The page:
Only 42 sleeps till Christmas (as I write) and time for FINDING THE WILL to reflect on another fun-packed year!
After a quick tot up I discovered we have worked with just over 2000 children and young people during 2018. Of those approximately 800 were in London, 560 were in Wiltshire, 290 were in the Home Counties, 240 were in Peterborough, 190 were in Coventry, 50 were in Yorkshire and 15 were in Gloucestershire. We kicked off the year with a week of ‘Twelfth Night’ Interactive Workshops at Lyon Park Primary in London. During the week, 600 children aged 5-11 did the Hokey Cokey with us downstairs in Lady Olivia’s kitchen (much to Malvolio’s disgust) and spoke the famous lines “If music be the food of love, play on” with love-sick Orsino. We moved on to ‘A Midsummer Night’s Dream’ in Great Leighs Primary, Essex. This lovely week turned out to be the first of five ‘Dream’ Project Weeks and Workshop Days in 2018. This means ‘The Dream’ takes the top spot in the popularity chart (don’t ask me to calculate how many fairies we’ve worked with!). A close second was ‘Macbeth’ (hundreds of witches!) and, if you’re interested, ‘The Tempest’ came in third just pipping ‘Romeo & Juliet’. ‘Hamlet’ and ‘Twelfth Night’ took equal fifth place.
Our youngest (and quite possibly our cutest) actors this year were the little Foxes class (Reception and Year 1) in Collingbourne School, Wiltshire. It’s not easy standing still when you’re only 4 and even less easy to speak out loudly and clearly, although 4 year old Macbeth managed that exceptionally well! At the other end of the scale were the 90 Year 6 ‘Macbeth’ actors at Icknield Primary School in Luton, in theory super-confident but in reality digging just as deep to pull out some amazing performances. Talking of amazing performances, regular readers of my ramblings will be familiar with the Annie Award Ceremony at Anson Primary in London. The FINDING THE WILL Rising Star Award is now a regular feature (how honoured are we!) and this year Richard presented it to a cracking young Romeo (Year 4). We also hit the streets of Verona in Coventry (if you see what I mean) back in February. Returning to St Bartholomew’s Academy, it was wonderful to see the legacy of our 2017 visit with a whole corridor decorated with artwork and creative writing on ‘The Tempest’. You see a FINDING THE WILL visit is not just for Christmas!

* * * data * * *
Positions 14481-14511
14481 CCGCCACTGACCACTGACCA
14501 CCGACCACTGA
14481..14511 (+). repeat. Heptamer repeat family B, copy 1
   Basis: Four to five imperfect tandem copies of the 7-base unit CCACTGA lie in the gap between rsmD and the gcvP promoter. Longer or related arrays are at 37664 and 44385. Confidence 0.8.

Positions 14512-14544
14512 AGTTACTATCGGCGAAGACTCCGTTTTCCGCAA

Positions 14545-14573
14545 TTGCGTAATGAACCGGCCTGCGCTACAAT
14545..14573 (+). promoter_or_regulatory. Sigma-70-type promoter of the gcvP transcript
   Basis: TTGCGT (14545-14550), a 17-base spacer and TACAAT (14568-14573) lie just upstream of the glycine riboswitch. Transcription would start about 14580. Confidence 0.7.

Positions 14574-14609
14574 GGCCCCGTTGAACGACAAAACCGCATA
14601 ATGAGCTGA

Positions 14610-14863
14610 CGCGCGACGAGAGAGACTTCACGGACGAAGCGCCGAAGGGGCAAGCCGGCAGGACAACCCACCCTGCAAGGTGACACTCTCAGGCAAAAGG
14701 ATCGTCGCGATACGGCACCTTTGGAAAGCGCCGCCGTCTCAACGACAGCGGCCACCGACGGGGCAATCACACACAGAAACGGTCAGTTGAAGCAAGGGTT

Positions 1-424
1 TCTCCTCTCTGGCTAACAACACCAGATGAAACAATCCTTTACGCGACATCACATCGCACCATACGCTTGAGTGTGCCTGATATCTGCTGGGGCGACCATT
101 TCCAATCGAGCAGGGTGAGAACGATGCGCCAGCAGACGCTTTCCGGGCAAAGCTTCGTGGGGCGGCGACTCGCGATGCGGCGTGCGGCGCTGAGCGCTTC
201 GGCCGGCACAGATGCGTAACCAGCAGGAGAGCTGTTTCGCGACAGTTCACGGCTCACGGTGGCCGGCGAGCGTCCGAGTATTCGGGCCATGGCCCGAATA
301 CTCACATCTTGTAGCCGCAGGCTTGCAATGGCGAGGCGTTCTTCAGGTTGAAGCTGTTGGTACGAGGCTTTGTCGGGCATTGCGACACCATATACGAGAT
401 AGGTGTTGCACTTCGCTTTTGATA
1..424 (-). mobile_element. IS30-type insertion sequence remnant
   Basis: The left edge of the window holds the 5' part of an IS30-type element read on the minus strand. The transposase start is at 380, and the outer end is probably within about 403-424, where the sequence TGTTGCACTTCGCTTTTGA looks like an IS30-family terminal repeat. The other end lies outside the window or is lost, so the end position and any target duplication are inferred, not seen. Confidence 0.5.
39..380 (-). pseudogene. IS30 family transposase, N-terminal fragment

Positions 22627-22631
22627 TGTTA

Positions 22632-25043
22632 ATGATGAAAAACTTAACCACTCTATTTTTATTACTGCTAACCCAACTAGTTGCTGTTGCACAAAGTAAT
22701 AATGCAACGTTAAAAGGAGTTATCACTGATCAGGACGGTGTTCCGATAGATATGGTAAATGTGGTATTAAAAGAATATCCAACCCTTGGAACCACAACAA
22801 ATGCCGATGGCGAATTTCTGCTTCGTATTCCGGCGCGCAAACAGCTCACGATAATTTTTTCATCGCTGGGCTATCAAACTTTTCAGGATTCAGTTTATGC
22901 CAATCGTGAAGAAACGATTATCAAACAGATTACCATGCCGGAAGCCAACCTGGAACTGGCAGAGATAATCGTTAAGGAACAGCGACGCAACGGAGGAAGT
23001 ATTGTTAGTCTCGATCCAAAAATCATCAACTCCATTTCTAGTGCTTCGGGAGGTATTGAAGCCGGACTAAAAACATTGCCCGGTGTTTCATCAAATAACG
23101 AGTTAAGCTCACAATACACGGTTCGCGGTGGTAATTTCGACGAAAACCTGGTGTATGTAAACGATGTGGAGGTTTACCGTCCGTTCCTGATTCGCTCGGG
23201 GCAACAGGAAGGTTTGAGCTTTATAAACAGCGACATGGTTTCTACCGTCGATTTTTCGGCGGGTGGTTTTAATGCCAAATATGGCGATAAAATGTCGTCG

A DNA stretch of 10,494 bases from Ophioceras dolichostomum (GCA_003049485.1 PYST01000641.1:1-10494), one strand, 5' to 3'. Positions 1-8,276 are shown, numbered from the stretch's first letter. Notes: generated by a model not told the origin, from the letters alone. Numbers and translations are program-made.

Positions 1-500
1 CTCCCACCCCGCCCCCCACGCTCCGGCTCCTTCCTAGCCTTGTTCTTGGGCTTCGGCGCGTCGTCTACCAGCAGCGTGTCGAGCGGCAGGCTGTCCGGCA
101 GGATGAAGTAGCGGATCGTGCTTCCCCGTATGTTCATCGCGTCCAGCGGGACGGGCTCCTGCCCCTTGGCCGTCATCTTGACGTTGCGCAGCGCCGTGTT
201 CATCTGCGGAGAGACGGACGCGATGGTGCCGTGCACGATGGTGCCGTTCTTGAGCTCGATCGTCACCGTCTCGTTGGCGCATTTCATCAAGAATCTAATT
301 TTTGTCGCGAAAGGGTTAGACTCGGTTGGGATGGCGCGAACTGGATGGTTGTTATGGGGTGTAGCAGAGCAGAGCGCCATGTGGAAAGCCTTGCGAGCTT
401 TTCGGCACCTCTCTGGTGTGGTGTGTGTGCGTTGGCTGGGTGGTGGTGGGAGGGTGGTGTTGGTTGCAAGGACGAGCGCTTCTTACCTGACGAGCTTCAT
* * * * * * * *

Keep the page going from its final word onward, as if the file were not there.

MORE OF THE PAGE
As we’re talking ‘Tempest’, let’s talk Swindon! Two Swindon schools booked ‘The Tempest’ in exactly the same week this year – East Wichel and Holy Family Catholic School both turned in some cracking work. Trinculo’s rendition of ‘Blue Suede Shoes’ is still with me! Finally ‘Hamlet’ in Yorkshire at Montagu Academy – what a week this was. If ever we as adults need a lesson in teamwork, look no further. At FINDING THE WILL we are used to actors jumping into an additional role on the performance day to cover for an unexpected absence, but taking on roles in four out of eight scenes with less than hour to go? That was something quite mind-blowing, as indeed was the talent of the young actor in question. We hope he goes far (and remembers us when he’s famous!).
Of course there are lots of schools and memorable moments and performances that I haven’t mentioned. Thank you to all of you, children, teachers, TAs, parents, lunchtime staff, all of whom have worked with us to give two thousand children an opportunity to grow and blossom. In this time of education cuts, restructuring and general uncertainty about everything, it takes courage, vision and trust to invite us in to work with you and, for that, we send you all huge thanks. If we can’t come back and work with you again next year, we’ve got everything crossed for 2020!
So FINDING THE WILL has pretty much broken up for Christmas now (I know, part-timers!) but I might be back with a quick Merry Christmas to you all when we’re closer to, say, fourteen sleeps till Christmas. Until then I’m off to the North Pole aka The Eden Project to do some under cover Elf work – come on, you know Christmas wouldn’t (couldn’t!) happen without it! In the meantime I’ll leave you with this catchy little ditty entitled:
(Ear Worm Alert!)